Welcome to the “2-Minute Money Manager,” a short video feature answering money questions submitted by readers and viewers.
Today’s question is about saving for retirement; specifically, whether a Roth or regular IRA — or 401(k) — is the best place to put such savings.
While most financial advisers seem to favor the Roth, I’ve often wondered how they can be so sure, since the right answer to this question requires knowing things about the future that nobody can possibly know.
Watch the following video, and you’ll pick up some valuable info. Or, if you prefer, scroll down to read the full transcript and find out what I said.
You also can learn how to send in a question of your own below.
For more information, check out “Which Is Better — a Traditional or Roth Retirement Plan?” and “New Tax Rates Mean It’s Time to Rethink Retirement Strategy.” You can also go to the search at the top of this page, put in the word “Roth” and find plenty of information on just about everything relating to this topic.
And if you need anything from a better credit card to a mortgage, be sure and visit our Solutions Center.
Got a question of your own to ask? Scroll down past the transcript.
Don’t want to watch? Here’s what I said in the video
Hello, and welcome to your “2-Minute Money Manager.” I’m your host, Stacy Johnson, and this answer is brought to you by MoneyTalksNews.com, serving up the best in personal finance news and advice since 1991.
Our question today comes from Robert:
“I keep reading that (the) Roth retirement plan is the way to go, but it seems to me that it’s better to get the tax break now than to get the tax-free income later. What do you think?”
Well Robert, I’ve got three things for you.:
Thing No. 1: Roth versus regular
Let’s start by making sure we understand what Roth and regular retirement accounts are.
With regular retirement accounts, when you contribute to the plan, you get a deduction. However, when you take money out after you retire, you have to pay ordinary income taxes on it.
A Roth retirement account is just the opposite. When you fund a Roth, you don’t get a deduction. But when you take the money out, it’s totally tax-free.
Thing No. 2: Which is better?
Here’s the problem with the Roth versus traditional question: Your best choice depends on things you can’t know.
If you’re in a high tax bracket now, and you’re going to be in a zero tax bracket when you retire, then a traditional account allowing you to deduct contributions is definitely better. If you’re going to be in the same or higher tax bracket when you retire, you’re better off with a Roth.
Some people might have an idea which of these two situations they’ll likely be in, but nobody can know for sure. Tax laws change all the time. And especially if you’re young, how the heck are you supposed to estimate your retirement income, much less guess your tax bracket?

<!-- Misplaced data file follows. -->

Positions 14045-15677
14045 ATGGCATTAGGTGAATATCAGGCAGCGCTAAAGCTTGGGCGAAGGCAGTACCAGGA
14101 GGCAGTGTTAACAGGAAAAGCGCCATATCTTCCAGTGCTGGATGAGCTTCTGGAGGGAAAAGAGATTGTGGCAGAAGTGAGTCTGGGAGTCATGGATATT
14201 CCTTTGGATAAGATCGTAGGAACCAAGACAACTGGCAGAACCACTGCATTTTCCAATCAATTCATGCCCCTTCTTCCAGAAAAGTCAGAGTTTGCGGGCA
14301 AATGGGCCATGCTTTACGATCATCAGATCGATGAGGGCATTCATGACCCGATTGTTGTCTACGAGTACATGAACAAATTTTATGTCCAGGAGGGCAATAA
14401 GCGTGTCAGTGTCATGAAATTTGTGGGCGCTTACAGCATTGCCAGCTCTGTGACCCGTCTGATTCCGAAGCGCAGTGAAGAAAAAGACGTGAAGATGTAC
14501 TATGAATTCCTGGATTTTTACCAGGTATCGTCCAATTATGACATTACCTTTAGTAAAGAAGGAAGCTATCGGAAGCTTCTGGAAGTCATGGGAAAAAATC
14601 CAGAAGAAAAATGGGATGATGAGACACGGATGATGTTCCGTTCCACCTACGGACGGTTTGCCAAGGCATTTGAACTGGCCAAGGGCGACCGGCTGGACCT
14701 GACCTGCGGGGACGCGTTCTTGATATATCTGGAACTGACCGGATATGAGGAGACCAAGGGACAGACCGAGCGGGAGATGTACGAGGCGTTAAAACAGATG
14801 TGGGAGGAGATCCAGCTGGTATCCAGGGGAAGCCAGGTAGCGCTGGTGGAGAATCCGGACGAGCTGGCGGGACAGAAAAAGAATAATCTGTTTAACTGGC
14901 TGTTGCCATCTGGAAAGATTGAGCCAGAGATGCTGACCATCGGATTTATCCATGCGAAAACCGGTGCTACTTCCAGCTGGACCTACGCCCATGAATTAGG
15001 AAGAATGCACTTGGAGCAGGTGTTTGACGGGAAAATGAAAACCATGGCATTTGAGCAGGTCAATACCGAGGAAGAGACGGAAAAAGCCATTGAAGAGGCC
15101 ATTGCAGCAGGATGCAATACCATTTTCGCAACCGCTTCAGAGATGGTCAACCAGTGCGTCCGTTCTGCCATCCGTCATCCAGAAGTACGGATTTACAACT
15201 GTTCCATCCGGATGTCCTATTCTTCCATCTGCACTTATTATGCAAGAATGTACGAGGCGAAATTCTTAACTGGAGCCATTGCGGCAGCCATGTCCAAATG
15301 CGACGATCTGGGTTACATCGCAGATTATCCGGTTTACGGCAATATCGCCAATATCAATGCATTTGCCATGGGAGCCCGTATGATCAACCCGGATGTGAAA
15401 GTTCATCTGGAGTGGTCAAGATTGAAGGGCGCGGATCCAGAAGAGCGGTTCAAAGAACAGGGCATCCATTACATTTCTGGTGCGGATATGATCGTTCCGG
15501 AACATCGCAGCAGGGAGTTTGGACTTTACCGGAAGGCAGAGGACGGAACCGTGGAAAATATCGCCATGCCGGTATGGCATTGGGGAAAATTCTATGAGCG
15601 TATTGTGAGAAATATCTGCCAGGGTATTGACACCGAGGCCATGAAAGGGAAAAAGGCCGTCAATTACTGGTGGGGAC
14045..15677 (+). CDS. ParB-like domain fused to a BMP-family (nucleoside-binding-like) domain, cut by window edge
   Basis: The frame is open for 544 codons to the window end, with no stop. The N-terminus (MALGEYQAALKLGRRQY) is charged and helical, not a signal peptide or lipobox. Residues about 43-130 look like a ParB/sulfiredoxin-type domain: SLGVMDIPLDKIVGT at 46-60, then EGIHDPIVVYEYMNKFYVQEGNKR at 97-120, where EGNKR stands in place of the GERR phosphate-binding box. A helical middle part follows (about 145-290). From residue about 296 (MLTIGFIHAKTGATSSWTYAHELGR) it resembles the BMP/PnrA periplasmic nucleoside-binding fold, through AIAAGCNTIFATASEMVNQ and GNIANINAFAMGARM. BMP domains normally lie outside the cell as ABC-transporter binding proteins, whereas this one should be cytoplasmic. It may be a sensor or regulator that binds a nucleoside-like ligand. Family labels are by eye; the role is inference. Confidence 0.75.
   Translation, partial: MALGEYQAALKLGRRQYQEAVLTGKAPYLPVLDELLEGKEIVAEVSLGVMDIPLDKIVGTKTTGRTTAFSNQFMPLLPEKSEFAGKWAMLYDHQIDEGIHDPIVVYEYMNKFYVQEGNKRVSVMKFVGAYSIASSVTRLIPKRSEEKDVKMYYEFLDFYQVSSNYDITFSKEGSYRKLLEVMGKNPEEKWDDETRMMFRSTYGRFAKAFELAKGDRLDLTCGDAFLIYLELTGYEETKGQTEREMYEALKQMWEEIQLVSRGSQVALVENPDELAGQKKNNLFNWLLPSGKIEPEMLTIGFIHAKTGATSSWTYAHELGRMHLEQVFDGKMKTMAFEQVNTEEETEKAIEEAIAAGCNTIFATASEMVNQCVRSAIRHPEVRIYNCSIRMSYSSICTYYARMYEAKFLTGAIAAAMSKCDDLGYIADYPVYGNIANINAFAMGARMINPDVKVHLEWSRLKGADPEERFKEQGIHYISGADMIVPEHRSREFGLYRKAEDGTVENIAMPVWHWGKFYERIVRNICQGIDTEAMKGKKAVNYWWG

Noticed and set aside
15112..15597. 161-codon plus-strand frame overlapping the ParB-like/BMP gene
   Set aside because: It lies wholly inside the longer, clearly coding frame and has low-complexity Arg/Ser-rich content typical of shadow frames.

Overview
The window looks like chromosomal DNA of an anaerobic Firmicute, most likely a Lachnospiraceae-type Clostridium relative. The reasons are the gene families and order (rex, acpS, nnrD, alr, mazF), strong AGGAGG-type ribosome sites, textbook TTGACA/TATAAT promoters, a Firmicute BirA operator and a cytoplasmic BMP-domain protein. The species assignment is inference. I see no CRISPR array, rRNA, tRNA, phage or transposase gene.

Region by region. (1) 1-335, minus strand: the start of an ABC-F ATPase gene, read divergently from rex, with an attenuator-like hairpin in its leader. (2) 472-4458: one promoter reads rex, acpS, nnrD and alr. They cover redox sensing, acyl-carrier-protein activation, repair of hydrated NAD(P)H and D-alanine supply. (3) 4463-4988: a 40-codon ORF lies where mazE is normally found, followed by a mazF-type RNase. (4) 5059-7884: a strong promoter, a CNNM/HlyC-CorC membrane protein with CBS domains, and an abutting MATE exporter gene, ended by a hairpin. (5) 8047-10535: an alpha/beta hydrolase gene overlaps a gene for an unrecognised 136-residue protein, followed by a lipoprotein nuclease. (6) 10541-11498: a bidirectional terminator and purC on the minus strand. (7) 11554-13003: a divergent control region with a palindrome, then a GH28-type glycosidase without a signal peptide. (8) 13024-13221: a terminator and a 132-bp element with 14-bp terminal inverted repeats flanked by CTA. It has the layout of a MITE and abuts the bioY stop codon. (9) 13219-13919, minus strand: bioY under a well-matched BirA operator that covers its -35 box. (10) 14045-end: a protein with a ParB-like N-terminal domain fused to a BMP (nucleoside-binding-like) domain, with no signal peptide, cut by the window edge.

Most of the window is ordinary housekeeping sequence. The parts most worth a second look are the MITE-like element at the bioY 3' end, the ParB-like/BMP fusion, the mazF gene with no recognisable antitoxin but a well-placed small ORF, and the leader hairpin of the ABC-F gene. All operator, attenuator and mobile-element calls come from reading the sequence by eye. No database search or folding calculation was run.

Because you can’t know the far-off future, you can’t know — at least for certain — the proper path.
Thing No. 3: You don’t have to decide
There’s no law that says you can’t have both a traditional and Roth retirement plan. Put some money in a regular and some in a Roth, and you’ll get a deduction now and establish a source for tax-free withdrawals after you retire.
Keep in mind there can be income limitations on both regular and Roth IRAs. If you’ve got a retirement plan at work and make over a certain amount, you can’t deduct a contribution to a traditional IRA. And if your income exceeds a certain amount, you can’t even open a Roth.
For 2018, the ability to fund a Roth IRA starts disappearing when your modified gross adjusted income goes past $189,000 on a joint return. When it hits $199,000, you can’t contribute to a Roth.
For regular IRAs, if you have a retirement plan at work and file jointly, you can deduct an IRA contribution If your modified gross adjusted income is less than $101,000. Over that amount, the deduction phases out and disappears when you reach $121,000. If neither spouse has a retirement plan at work, you can take the full deduction no matter how much you make.
To learn more about other filing statuses and situations, check out IRS Publication 590-A.
Hope that answers your question, Robert.
Got a question you’d like answered?
You can ask a question simply by hitting “reply” to our email newsletter, just as you would with any email in your inbox. If you’re not subscribed, fix that right now by clicking here. It’s free, only takes a few seconds, and will get you valuable information every day!
The questions I’m likeliest to answer are those that will interest other readers. In other words, don’t ask for super-specific advice that applies only to you. And if I don’t get to your question, promise not to hate me. I do my best, but I get a lot more questions than I have time to answer.
I founded Money Talks News in 1991. I’m a CPA, and have also earned licenses in stocks, commodities, options principal, mutual funds, life insurance, securities supervisor and real estate.
Got any words of wisdom you can offer on today’s question? Share your knowledge and experiences on our Facebook page. And if you find this information useful, please share it!
Add a Comment
Our Policy: We welcome relevant and respectful comments in order to foster healthy and informative discussions. All other comments may be removed. Comments with links are automatically held for moderation.